Miles D. White - Chairman & Chief Executive Officer

I think that's the best answer, because we have comparisons in quarter to quarter that depend on what happened last year and what country, and the countries don't tend to be the same. And because of the diversity of countries and currencies in this business, it doesn't tend to be that nice reliable ruler business where you can lay a ruler down on the line of growth. It's just bumpy.

Now, overall, it's all up and it's all good. We like that. But any given quarter, can have a curve ball in it or a comparison to last year. So I'd say the underlying fundamentals are all strong here. And we're going to have to lap Venezuela, because that was a pretty significant piece for EPD, given CFR there and so forth. And I'm trying to think where else.

I mean currency I guess is an issue in a number of countries, particularly Russia. And I'm just cycling through all the ups and downs. There are quarter-to-quarter variances depending on gee, the tender didn't happen in March, it happened in April, that kind of thing. So I think underlying this is pretty solid strong growth.

Lawrence Biegelsen - Wells Fargo Securities LLC

Fair enough. And then, Miles, you've said in the past that you're not constrained on doing more deals even after the Alere acquisition. So how should we think about Abbott's ability to do another medium size transaction while the Alere deal is pending and there's some uncertainty? And second, is the sweet spot for Abbott still that $5 billion to $7 billion range that you've talked about in the past? Thanks for taking the questions.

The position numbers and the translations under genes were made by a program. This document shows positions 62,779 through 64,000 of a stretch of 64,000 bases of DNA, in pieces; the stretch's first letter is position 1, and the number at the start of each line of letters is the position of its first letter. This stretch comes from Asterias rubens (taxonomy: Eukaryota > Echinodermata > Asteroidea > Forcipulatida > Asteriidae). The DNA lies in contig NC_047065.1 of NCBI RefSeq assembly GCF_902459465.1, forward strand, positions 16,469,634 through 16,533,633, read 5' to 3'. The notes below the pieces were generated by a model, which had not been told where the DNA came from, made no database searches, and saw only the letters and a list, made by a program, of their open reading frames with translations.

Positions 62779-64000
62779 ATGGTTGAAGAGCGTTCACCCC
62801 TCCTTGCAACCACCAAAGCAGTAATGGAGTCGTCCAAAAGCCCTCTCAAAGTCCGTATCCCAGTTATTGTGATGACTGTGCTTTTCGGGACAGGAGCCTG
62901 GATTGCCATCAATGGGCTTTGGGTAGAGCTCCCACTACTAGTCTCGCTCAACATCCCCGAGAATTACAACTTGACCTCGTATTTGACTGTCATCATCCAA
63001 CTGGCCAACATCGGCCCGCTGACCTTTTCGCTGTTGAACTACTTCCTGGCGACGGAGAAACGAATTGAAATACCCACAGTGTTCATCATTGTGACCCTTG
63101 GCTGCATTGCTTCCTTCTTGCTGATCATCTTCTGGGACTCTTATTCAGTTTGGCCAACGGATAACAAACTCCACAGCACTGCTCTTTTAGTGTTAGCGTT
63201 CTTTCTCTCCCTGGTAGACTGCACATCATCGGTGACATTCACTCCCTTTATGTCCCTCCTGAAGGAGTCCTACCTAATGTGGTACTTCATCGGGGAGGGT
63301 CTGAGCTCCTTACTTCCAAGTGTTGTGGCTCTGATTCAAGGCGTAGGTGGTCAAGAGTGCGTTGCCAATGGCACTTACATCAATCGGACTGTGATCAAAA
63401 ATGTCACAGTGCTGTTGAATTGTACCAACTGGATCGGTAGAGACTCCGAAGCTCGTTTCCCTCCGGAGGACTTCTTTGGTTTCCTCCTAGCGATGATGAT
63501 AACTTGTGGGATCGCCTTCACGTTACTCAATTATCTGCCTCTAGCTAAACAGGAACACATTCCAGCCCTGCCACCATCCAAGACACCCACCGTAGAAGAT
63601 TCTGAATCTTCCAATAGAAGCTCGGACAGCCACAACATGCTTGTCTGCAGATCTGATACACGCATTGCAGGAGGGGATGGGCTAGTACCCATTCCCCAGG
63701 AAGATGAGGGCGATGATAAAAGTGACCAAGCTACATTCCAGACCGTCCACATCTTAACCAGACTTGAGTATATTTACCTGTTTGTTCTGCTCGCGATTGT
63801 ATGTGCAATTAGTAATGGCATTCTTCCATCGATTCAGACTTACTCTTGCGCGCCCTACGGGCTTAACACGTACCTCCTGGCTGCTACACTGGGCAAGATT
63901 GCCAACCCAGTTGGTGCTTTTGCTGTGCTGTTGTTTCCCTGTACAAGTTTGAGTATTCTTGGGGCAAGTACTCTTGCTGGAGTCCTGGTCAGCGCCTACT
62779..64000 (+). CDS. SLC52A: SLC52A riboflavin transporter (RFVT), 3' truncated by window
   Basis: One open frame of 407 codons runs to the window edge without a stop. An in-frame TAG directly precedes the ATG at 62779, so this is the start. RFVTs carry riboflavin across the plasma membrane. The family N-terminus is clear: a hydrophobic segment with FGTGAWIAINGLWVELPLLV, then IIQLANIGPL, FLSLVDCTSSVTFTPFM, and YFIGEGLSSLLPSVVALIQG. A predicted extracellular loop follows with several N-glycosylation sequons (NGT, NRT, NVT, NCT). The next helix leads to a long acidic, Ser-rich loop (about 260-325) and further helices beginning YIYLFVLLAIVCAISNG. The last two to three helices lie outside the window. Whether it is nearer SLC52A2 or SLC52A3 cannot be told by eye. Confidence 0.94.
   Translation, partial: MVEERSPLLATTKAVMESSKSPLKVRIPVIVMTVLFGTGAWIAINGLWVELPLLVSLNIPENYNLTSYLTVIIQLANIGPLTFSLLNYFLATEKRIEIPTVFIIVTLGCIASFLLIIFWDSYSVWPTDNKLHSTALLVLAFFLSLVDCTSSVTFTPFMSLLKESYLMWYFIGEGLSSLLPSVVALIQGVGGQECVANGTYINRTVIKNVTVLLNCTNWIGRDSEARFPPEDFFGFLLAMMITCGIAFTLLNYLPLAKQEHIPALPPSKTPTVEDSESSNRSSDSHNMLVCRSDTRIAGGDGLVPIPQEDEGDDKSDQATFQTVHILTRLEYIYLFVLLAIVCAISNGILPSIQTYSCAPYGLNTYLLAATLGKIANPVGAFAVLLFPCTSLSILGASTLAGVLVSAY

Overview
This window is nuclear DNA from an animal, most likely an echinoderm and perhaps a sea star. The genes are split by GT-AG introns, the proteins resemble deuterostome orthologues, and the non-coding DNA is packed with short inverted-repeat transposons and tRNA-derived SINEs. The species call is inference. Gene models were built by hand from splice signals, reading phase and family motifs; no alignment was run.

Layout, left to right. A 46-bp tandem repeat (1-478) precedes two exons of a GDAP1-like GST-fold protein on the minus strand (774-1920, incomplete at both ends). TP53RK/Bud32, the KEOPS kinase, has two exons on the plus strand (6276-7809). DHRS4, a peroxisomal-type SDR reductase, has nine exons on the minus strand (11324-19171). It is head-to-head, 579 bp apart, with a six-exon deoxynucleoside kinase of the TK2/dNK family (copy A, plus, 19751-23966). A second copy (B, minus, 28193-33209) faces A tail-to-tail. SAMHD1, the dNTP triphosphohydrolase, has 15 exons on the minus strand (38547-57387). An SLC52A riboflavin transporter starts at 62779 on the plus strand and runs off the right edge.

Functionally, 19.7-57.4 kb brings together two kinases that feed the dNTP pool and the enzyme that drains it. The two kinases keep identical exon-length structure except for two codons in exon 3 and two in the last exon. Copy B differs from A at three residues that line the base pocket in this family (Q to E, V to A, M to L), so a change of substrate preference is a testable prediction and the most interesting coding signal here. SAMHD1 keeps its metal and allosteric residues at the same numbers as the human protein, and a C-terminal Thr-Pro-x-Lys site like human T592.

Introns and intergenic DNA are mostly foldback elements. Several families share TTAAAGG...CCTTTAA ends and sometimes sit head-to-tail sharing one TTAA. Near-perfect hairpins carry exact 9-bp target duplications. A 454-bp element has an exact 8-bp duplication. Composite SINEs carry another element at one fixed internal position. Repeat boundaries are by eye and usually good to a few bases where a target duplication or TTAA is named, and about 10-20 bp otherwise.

Miles D. White - Chairman & Chief Executive Officer

Yeah. I'd tell you, again, I don't feel unreasonably constrained at all. I think that we're always conscious of capital allocation; we're always conscious of return; we're always conscious of where our debt is and what our debt rating is and so forth. We want to be all in the right balance here. But for the things that I think would be on my radar screen, I think we're in good shape here.

Lawrence Biegelsen - Wells Fargo Securities LLC

Thanks for taking the questions.

Brian B. Yoor - Senior Vice President Finance and Chief Financial Officer

Operator, we'll take one more question.

Operator

Thank you. And our final question or comment comes from Jayson Bedford from Raymond James. Your line is open.

Jayson T. Bedford - Raymond James & Associates, Inc.

Good morning. Thanks for taking the questions. Just to follow up on the EPD, the 11% growth certainly exceeded our number and your expectation I think going into the quarter. What was different from your thoughts heading into the quarter? Was it a function of tenders? And then secondly, there were some headlines earlier in the quarter or I guess in February, around increased regulation of combo drugs in India and I'm just wondering does that have any impact on your business?

Miles D. White - Chairman & Chief Executive Officer